We all need a little help along the journey. Who have been some of your mentors? Can you share a story about how they made an impact?

One of my mentors is Marnie Conksy, the CEO and Founder of Thigh Society. I randomly met Marnie in a Shopify Slack group. She was on a podcast with some ecommerce pros speaking about diversity and the importance of diversity for her brand. I loved her insights, and so I simply reached out on Slack to compliment her on her great podcast episode. I didn’t have anyone in my network that I knew personally running a successful bootstrapped ecommerce business at the time, so I asked if I could pick her brain. Since that meeting, we chat regularly, support each other on social media and have become friends. Marnie has given me a great belief in myself; a sort of ,”I can do it, too” mentality.

In today’s parlance, being disruptive is usually a positive adjective. But is disrupting always good? When do we say the converse, that a system or structure has ‘withstood the test of time’? Can you articulate to our readers when disrupting an industry is positive, and when disrupting an industry is ‘not so positive’? Can you share some examples of what you mean?

Disrupting something means you are making significant changes to something that needs a bit of change. Disruption oftens comes as a shock to people because they’ve become accustomed to having something done a certain way, and disruption is a shock to the system that says “oh, we can do things differently. I didn’t know this was possible!” Disruption can be big like Uber coming in and completely overhauling the way we see transportation, or as small as when socks went from basic sports socks to cool, colorful trendy accessories, and even landing in sock subscription boxes. That is innovation mixed with a bit of disruption.

As humans, it’s in our nature to resist change. As the saying goes, old habits die hard. Disrupting an industry won’t happen overnight when you offer a new solution, something that hasn’t been done before, people will be hesitant to change. Of course you’ll find like-minded people in the early days, those early adopters, but mass market appeal may take time.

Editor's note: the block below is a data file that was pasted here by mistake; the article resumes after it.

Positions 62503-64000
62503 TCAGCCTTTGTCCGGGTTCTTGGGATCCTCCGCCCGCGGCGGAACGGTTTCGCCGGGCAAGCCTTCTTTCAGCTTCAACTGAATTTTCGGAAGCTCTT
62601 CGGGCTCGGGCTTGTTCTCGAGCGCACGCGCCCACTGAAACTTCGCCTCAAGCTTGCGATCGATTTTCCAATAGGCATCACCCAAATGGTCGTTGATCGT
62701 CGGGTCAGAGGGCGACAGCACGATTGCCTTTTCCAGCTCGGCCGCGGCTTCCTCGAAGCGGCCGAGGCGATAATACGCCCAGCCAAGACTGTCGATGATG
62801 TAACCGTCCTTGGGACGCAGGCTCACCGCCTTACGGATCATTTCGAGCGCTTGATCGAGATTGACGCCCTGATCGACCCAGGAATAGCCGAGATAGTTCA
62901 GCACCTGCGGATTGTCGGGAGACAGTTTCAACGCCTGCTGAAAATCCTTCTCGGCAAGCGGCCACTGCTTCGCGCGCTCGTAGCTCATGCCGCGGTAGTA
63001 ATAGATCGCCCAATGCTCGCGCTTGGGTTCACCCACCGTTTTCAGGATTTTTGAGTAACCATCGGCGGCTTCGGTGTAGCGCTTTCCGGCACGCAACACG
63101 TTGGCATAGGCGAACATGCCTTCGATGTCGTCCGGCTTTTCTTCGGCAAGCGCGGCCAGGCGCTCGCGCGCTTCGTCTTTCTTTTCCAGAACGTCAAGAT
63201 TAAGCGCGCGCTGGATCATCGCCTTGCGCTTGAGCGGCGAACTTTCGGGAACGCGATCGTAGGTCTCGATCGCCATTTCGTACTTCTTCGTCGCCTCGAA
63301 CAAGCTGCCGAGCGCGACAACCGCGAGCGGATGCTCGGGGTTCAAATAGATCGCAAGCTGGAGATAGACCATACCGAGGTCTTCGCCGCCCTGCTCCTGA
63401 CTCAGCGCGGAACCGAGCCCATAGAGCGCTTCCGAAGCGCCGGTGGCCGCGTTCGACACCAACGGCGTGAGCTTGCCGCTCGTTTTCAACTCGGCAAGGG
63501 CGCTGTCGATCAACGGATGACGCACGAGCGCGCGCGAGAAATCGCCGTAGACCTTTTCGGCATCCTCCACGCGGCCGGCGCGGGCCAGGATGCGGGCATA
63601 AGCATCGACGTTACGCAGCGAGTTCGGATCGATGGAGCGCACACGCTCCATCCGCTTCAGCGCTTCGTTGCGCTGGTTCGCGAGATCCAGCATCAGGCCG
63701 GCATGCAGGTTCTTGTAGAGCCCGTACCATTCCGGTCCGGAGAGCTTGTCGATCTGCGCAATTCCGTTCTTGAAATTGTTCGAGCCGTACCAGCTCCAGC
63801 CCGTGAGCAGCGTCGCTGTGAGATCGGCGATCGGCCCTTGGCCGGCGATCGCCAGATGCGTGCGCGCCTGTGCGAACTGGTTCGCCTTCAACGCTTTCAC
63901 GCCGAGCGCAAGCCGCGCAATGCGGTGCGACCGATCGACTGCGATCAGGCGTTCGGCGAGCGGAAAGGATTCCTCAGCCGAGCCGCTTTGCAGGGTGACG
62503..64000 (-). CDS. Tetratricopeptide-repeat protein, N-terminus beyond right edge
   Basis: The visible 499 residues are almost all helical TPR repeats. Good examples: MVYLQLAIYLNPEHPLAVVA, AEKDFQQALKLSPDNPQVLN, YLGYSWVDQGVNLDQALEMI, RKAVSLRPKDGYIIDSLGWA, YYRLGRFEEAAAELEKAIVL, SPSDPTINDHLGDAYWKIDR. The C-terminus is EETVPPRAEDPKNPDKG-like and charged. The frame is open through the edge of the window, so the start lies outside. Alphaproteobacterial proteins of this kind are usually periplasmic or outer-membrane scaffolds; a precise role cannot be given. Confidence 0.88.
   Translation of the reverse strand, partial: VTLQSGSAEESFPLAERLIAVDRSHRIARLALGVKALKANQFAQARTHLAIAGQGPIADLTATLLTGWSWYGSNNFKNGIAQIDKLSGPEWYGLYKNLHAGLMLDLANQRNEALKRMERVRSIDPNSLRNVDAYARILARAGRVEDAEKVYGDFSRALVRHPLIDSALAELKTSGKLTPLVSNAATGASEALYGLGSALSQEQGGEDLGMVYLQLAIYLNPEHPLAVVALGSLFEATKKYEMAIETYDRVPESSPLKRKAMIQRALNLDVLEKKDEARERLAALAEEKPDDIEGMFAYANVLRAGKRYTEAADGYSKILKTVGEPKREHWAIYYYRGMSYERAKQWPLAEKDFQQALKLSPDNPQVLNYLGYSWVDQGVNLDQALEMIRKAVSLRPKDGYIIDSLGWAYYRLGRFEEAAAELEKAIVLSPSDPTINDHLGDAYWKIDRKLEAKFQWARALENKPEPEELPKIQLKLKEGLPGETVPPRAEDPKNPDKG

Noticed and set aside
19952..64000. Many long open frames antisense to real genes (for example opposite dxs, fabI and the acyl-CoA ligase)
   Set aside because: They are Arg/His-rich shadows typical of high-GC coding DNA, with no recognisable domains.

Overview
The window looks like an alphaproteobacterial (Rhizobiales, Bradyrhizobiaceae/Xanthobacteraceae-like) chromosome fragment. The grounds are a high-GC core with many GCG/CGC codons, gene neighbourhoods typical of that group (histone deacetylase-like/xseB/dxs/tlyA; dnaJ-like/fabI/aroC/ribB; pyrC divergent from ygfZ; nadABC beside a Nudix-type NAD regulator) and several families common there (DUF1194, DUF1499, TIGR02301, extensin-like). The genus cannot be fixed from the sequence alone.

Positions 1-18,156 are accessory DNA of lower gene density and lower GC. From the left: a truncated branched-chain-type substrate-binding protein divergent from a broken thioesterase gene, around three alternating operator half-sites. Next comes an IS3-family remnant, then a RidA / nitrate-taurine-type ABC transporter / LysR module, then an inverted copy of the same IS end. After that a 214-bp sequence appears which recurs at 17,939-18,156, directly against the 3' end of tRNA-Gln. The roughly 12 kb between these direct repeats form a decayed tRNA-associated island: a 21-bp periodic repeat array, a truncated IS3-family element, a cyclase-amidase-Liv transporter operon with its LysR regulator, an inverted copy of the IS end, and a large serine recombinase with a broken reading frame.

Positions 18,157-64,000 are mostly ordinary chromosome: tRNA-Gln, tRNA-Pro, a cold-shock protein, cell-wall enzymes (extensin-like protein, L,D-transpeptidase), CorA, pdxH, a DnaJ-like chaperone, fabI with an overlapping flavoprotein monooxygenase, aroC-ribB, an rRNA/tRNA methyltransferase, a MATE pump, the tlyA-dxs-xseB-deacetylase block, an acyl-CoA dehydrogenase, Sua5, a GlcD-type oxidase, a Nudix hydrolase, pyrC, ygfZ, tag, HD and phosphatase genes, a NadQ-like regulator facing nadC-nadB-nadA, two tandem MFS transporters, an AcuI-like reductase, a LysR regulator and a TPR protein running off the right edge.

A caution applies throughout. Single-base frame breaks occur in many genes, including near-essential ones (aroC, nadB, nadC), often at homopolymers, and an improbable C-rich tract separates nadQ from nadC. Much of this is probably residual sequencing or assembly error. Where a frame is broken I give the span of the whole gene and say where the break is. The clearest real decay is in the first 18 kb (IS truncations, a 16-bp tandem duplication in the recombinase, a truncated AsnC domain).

I don’t think I’d distinguish any disruption as good or bad. I think they are all part of an innovation and an idea that gets us thinking. Some work and some don’t, but it’s all part of the human need to create and build something. Ultimately, a disruption is when you’re creating a benefit to people’s lives

Can you share 3 of the best words of advice you’ve gotten along your journey? Please give a story or example for each.

#1. “Take messy action”. From the start, I consistently took action, made the next move and then another and another. Your business won’t get off the ground if you’re not moving forward. Your actions don’t need to be perfect. It is a continuous process of constant iteration. Test and learn, over and over. I did not have any industry experience prior to starting Ponyback. Admittedly, looking back, an industry expert would have known and likely prevented some headaches like quality defects in the manufacturing process. But all of your ‘mistakes’, or ‘unknowns’ will likely lead to a problem, and all problems have solutions. So, I just tackle each problem with the messy action principle again to move forward and solve it, with the best information I know at the time.

#2. “Be Patient”. I am a big fan of Gary Vee and one of his key messages is to be patient. For me this is a message I need to tell myself everyday. We are all in a hurry, but instead of trying to get to the ‘goal’, instead focus on enjoying the journey. I think when you have a small business, you often get so caught up on survival that you forget to take a moment to stop and look at the big picture. This message helps me to stop, take a moment to be grateful for my current situation and think about all of my 15,000+ customers who now have a hat they love and adore.

#3. “Networking is key.” As I mentioned before, I had no experience in the hat industry; but what I did have was an unabashed “I’m going to put myself out there” type of mentality. I’ve joined all the entrepreneurial groups I could, I said ‘yes’ to all the “hey, I know someone you should talk to!” invitations; and I put myself out there on LinkedIn and was able to connect with an industry expert consultant who had worked for one of the major hat brands. I’ve been able to find help and support from either Google or someone that I’ve been able to connect with through my many networking opportunities.

We are sure you aren’t done. How are you going to shake things up next?

I really want to continue to help more women access great quality baseball hats that meet their needs. I’d love to develop satin-lined products for those with curly hair. I also want to continue to customize the hat design to fit heads of all shapes and sizes, to be a brand extremely inclusive and welcoming.

In your opinion, what are the biggest challenges faced by ‘women disruptors’ that aren’t typically faced by their male counterparts?